Moscow exploits shifts in Indo-Pacific alliances to grab power
Fluctuations in geopolitical ties and strategic partnerships are nothing new to the Indo-Pacific, and in 2018, Russia maneuvered to exploit such wavering alliances to wield regional influence.
While some countries have welcomed Russia’s appetite for more sway, others warn their added competition could erode military and economic stability.
“Greater power competition — not terrorism — is now the primary focus of the U.S. national strategy,” then-U.S. Defense Secretary Jim Mattis said in January 2018, his remarks directly aimed at Russia’s increased aggressiveness in the Indo-Pacific, The Associated Press reported.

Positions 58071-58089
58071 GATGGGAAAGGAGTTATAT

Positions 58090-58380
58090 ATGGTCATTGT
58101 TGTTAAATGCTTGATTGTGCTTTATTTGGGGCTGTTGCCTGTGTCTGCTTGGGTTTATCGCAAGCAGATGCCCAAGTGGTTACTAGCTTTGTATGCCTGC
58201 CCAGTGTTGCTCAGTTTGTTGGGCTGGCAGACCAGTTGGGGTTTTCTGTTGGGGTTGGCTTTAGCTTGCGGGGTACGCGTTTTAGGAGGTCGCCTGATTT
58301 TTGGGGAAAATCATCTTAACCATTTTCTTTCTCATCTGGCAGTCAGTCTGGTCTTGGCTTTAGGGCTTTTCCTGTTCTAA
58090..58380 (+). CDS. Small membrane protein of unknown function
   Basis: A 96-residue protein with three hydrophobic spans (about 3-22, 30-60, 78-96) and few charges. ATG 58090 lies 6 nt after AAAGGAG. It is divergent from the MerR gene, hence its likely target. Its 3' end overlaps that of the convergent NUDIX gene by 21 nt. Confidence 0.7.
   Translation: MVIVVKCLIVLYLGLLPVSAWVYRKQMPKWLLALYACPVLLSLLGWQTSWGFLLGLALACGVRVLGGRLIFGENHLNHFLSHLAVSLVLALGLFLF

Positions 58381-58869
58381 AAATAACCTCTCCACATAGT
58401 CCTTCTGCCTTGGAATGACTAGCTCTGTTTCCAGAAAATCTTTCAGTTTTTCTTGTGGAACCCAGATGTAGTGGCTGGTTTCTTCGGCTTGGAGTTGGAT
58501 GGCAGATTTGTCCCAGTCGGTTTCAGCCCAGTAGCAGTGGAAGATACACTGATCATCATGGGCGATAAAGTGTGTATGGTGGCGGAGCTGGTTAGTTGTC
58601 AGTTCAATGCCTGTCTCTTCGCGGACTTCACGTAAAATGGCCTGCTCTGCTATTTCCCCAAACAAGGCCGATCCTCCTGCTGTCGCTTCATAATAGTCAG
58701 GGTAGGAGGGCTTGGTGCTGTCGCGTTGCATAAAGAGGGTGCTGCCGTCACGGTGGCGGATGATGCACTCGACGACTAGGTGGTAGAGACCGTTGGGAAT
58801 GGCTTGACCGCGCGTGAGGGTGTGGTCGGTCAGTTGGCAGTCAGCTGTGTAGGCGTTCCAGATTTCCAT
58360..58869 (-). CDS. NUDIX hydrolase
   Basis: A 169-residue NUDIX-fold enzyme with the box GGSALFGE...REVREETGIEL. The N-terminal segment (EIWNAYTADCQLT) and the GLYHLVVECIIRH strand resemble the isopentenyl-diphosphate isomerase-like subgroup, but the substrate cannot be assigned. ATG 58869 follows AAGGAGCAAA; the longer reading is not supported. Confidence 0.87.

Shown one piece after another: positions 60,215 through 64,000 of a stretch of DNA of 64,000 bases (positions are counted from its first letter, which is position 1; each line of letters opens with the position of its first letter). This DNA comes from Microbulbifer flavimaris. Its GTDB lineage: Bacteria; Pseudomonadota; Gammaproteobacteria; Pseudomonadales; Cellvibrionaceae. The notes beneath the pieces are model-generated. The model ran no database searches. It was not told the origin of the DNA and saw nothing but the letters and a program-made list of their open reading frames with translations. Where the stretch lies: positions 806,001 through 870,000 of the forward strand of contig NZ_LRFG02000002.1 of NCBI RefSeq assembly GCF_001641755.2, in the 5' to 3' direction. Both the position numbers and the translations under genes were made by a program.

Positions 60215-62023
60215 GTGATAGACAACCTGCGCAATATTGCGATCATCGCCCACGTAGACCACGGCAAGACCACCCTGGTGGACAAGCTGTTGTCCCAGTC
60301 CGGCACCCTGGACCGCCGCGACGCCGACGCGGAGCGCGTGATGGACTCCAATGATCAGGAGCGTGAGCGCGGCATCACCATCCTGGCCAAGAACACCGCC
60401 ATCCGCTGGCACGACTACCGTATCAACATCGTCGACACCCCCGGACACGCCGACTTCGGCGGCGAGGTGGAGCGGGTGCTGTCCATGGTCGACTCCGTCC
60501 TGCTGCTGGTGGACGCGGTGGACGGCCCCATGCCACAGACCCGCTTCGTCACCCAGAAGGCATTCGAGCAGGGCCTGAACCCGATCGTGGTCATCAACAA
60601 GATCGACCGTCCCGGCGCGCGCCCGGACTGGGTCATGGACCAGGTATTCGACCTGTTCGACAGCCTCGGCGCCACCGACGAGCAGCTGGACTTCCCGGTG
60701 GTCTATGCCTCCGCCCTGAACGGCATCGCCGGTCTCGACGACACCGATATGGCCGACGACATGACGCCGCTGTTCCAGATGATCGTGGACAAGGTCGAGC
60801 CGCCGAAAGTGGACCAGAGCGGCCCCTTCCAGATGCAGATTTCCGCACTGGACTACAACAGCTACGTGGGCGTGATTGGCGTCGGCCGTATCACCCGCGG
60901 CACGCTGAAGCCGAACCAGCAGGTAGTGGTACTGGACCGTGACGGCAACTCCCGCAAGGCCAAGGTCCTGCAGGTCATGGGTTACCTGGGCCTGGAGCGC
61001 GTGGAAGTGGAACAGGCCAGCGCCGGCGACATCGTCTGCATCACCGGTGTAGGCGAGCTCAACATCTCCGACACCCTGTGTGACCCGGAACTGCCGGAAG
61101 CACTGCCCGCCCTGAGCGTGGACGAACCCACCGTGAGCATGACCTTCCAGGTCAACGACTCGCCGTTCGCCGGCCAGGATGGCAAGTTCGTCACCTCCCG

The “free and open Indo-Pacific” (FOIP) strategy initiatied by the United States could complicate Russia’s attempt to shape the region by ensuring international norms and the rules-based order are followed.
Strong alliances and partnerships create the foundation of the U.S. security strategy. Alliances underpin the regional stability that has allowed the Indo-Pacific region to flourish economically and politically. The United States has a vested interest in fostering relationships that maintain peace and propel growth. For its part, the U.S. continues to form networks of partnerships, including trilateral and quadrilateral mechanisms on mutual interests, to advance shared economic, security and governance goals in the region. These are the kinds of values, however, that often appear incompatible with the modus operandi of Moscow and Beijing.